Endlich Nach Zahn

The Endlich Nach Zahn generative art collection began in 2016, when Alex did a series of pencil drawings of flowers, inspired in part by the work of botanic illustrator Martin Zahn. At the time, they were intended to be part of an research project called Repeatless. They didn’t get used, but making them triggered a whole series of other work with pencil. Between then and now, working mainly in sketchbooks, he did hundreds of other drawings. These ranged from precise geometric drawing to abstract mark-making.

A few years ago, Alex was asked what his creative “weapon of choice” was. Without any hesitation, he said pencil and paper. This was greeted with surprise; possibly because the expected response was something code or computer related. Every he does starts this way, every work that ends up completed digital or coded. Alex thinks better when he’s got a pencil in his hand. Over time, the new drawings felt part of an overarching concept and he began thinking about how they might become an generative artcollection.

In January 2021, he had the opportunity to start exploring a few ideas as part of Genuary, the creative code challenge. Colour is generally central to Alex’s creative approach and he was initially unsure about greyscale outputs. The pace at which he had to make work for Genuary encouraged him to put aside any misgivings. He was pleasantly surprised by the code and drawing combination. Right away, it was evident that it could be developed into a body of generative art. Genuary also helped him get over a whole series of other creative hang-ups and prompted this article on LinkedIn.

Genuary prototype that lead to EndlichNachZahn by Alex Russell
Genuary prototype, developed into EndlichNachZahn
Sketchbook detail from EndlichNachZahn code development by Alex Russell
EndlichNachZahn sketchbook example, coding by pencil


In addition, the process of developing A Scheme Not Of This World (his first full creative code collection) made Alex want to rethink how he wrote code. He made two decisions.

Firstly, he would devise a system of properly modular code for the Endlich Nach Zahn generative art collection. Alex had attempted to do this in the past. He’d work on code in blocks, each of which was designed to do a specific thing to the image library. In practice, the blocks rarely got re-used. The arrangement of the imagery changes very significantly with each of his collections of art, but there are certain actions that remain similar. For example, cropping off part of an image with a tear effect, or applying a surface texture. Alex knew that producing properly modular code wouldn’t be quick, but that it would be much faster in the long run. Creating chunks of code that were easy to connect would allow Alex to devote more time to iteratively developing outputs, rather than perpetually building everything from scratch.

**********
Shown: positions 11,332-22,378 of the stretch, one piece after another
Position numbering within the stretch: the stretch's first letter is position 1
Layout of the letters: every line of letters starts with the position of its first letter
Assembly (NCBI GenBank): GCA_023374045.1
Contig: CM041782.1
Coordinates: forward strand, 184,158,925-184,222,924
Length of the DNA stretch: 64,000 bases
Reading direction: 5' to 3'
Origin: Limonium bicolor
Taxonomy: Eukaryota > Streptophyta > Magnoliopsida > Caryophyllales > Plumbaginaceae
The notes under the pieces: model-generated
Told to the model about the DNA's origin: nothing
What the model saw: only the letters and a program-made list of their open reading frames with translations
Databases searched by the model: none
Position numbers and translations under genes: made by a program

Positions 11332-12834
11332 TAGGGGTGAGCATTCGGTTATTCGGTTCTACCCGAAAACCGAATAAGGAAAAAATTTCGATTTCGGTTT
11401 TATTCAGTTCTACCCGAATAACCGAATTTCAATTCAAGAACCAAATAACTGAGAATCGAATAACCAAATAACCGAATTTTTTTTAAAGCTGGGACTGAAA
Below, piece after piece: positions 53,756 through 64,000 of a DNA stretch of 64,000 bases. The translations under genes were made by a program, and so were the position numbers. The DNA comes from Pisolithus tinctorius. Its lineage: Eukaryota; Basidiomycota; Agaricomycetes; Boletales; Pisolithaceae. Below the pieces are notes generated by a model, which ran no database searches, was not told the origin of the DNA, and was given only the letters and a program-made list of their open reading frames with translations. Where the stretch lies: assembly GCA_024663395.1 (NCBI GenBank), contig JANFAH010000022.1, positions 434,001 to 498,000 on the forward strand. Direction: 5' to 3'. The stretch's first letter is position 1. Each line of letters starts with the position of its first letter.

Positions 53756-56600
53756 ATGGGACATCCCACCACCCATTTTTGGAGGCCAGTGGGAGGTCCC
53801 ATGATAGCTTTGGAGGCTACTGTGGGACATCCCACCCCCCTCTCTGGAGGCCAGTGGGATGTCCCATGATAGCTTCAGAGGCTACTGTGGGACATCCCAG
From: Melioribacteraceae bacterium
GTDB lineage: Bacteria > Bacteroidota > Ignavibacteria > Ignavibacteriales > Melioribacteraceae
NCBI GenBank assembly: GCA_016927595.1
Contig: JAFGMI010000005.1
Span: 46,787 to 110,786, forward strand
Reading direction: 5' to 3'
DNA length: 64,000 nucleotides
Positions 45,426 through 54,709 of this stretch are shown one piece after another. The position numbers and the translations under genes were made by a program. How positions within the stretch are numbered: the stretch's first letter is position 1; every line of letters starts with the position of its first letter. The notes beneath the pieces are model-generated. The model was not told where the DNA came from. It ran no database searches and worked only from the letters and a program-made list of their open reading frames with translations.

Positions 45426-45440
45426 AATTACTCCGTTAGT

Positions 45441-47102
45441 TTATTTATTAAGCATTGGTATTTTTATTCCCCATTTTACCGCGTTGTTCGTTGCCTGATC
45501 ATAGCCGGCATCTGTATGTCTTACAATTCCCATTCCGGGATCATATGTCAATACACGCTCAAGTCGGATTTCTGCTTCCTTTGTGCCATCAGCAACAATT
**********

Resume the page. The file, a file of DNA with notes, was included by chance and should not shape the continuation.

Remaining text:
Coding environment

Secondly, when he started his previous collection, A Scheme Not Of This World, Alex opted to code with ExtendScript, the JavaScript extension that allows coding within Adobe software. He’s so familiar with Photoshop (he’s used it since 1994), using it to code the image building process was a logical thing to do. As the project progressed, Alex became aware of a few issues. These were not about the quality of the outputs, but about the possibilities beyond single images, the clunkiness of some of the code (hello, Script Listener) and the lack of scope for running the code on computers that didn’t have Photoshop installed.

Prior to A Scheme Not Of This World, he had the Processing environment. Back then (up to 2013), Alex was learning how to use it as he went along, coding very slowly and gloriously unaware of its capabilities. He loved the whole ethos of it and the supportive community, but initially couldn’t work out how to work with very large, complex 2D images. Alex figured this out whilst building Endlich Nach Zahn, learning how to make massive, high resolution images with loads of layers (like ExtendScript), with any amount of projection/animation possibilities, clean code and the ability to run the programme on tons of devices or platforms (not like ExtendScript)

Development output of one of the code blocks from EndlichNachZahn by Alex Russell
EndlichNachZahn development: block six of the code
ApeiroPattern generative art print Endlich Nach Zahn 20220120 1453 by Alex Russell
Endlich Nach Zahn 20220120 1453

Endlich Nach Zahn

The final code for the Endlich Nach Zahn generative art collection builds the image up in seven layers. Each layer has it’s own set of algorithms that respond with increasing complexity to each other as the code runs. There are six main blocks of modular code that work with over 2,200 scans. The scans are mainly drawings, but there are some other hand-made marks in there too. A number of the possibilities are subtractive, erasing or covering existing content. The concept of creativity involving removal as well as addition is key.

Also crucial to the work is the idea of blurring the boundaries between digital and analogue, between new and traditional media. The unique, one-off prints that the code creates look like complex pencil drawings. They are generative and digital, but don’t necessarily look like a preconceived perception of this type of work. The code models six different pattern-making and compositional rules, developed from methods used ito arrange content in textile design, graphic design and fine art. Endlich Nach Zahn is a celebration of pencil and paper, of building complex artworks from the simplest of media.

Buying or commissioning

Endlich Nach Zahn is available as a series of archive-quality prints on paper. Browse and buy here.
If you’re interested in commissioning Endlich Nach Zahn at a different size or on another surface/substrate, please get in touch.